The Serenity Operating System 🐞 (by SerenityOS)

Serenity Alternatives

Similar projects and alternatives to serenity

NOTE: The number of mentions on this list indicates mentions on common posts plus user suggested alternatives. Hence, a higher number means a better serenity alternative or higher similarity.

serenity reviews and mentions

Posts with mentions or reviews of serenity. We have used some of these posts to build our list of alternatives and similar projects. The last one was on 2023-03-12.
  • Da li da napravim svoj OS?
    2 projects | | 12 Mar 2023
    Da dodam samo i njihov sub i možeš da baciš pogled i na SerenityOS
  • Bun v0.5.7 | Bun Blog
    3 projects | | 25 Feb 2023
    To give some more context for anyone who isn't already familiar with him, Andreas Kling is the creator of SerenityOS, which has its own JavaScript runtime called LibJS, its own rendering engine called LibWeb, and its own web browser built on top of LibJS and LibWeb called Ladybird. It is truly a from-scratch web browser implementation, built from the ground up by a small team of SerenityOS developers, that aims to eventually be fully standards compliant. They don't have any real release goals and are just doing it "for fun", much like the rest of SerenityOS, but it is truly impressive what they have accomplished so far.
  • Practical Exception Performance Benchmark with a PNG Parser
    2 projects | | 23 Feb 2023
    One thing that could simplify conversion a lot would be TRY macro, such as the one you can find in the Serenity OS (and in many other projects)
  • It's time to get the Posix elephant off our necks
    2 projects | | 22 Feb 2023
    "What if we replace POSIX" is an interesting question. I keep coming back to SerenityOS [0] when I think about this topic, a C++ based (hobby) OS that has a POSIX compatible API but also more modern wrappers around common functionality.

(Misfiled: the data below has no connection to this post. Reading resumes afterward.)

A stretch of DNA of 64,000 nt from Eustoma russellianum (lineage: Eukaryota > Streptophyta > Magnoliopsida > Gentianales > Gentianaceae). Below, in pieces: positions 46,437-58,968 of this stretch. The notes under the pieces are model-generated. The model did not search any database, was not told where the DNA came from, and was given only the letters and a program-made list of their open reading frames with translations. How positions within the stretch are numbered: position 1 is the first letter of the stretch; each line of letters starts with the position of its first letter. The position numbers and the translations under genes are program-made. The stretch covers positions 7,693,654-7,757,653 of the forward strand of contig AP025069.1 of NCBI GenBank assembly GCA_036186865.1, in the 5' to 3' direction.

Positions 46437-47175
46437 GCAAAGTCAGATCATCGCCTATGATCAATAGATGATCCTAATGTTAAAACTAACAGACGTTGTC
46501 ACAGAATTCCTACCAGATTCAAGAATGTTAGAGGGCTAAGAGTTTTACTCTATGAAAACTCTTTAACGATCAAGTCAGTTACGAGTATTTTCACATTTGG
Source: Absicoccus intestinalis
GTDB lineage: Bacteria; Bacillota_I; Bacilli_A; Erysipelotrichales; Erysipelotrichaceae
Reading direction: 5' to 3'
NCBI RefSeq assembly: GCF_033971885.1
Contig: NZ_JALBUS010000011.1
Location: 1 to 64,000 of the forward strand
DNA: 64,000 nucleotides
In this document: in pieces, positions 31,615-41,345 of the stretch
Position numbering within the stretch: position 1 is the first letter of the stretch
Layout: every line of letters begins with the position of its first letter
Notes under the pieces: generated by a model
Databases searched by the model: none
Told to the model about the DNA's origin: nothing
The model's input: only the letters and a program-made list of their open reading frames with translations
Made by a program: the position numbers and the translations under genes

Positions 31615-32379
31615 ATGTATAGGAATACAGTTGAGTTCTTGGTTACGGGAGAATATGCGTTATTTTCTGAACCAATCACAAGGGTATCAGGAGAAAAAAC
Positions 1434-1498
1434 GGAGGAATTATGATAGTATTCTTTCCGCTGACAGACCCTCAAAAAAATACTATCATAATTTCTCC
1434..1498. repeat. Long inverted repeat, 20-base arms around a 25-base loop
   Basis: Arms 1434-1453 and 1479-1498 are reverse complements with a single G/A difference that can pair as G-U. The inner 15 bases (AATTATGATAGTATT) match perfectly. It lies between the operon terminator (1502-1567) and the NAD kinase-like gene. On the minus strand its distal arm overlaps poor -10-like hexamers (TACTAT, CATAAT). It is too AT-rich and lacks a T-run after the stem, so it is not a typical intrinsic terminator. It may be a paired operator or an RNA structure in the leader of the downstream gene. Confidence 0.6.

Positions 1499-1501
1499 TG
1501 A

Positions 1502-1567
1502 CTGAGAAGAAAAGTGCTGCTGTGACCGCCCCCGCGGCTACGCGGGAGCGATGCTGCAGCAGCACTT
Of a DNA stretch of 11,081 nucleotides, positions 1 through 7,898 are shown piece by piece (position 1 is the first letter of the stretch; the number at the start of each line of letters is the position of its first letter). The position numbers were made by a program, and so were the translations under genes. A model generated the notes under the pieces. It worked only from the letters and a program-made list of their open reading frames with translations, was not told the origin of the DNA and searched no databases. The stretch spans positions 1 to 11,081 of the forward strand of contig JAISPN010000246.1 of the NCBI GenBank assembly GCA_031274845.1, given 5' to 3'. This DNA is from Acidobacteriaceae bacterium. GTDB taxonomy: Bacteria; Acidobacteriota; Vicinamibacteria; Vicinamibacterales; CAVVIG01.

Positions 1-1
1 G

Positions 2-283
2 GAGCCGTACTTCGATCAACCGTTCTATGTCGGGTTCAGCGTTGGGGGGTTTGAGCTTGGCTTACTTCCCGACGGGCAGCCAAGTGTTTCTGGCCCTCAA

Exposing system APIs like ErrorOr (like the Rust Result or the Maybe monad) resolves an entire class of bugs (take fork/kill/-1 as an example [1]) as well as ambiguity like "do I check the return value for the reason, or do I check the magical errno variable?". Dropping general OS compatibility also allows for other changes, like object oriented interaction with the GUI system and other system libraries instead of relying on having the namespacing happen in the name of a function call.

    I know SerenityOS won't ever replace any operating system we use today, but it's a nice demonstration of the API features we could all be using.

    Sometimes I wish Windows' APIs were more POSIX-like, but Win32 has some pretty useful functions built right into the OS that you'd need to introduce DLL/dependency hell/static compilation for if you're trying to stick to POSIX only APIs. Think common concepts like "the clipboard" or "the current resolution of a display" without needing to link to a library or access a file like /dev/fb0 (is there a /dev/fb1? when do you use it?).

    Mobile platforms (Android, iOS) with special lifecycles also allow for things like "the app resumes where you left off" and "the app suspends to disk when the system is under load" natively without requiring developers to build their own save/restore state mechanisms. Imagine having to build a system like that on your average Linux desktop with mere POSIX APIs, you'd go crazy with the complexity required.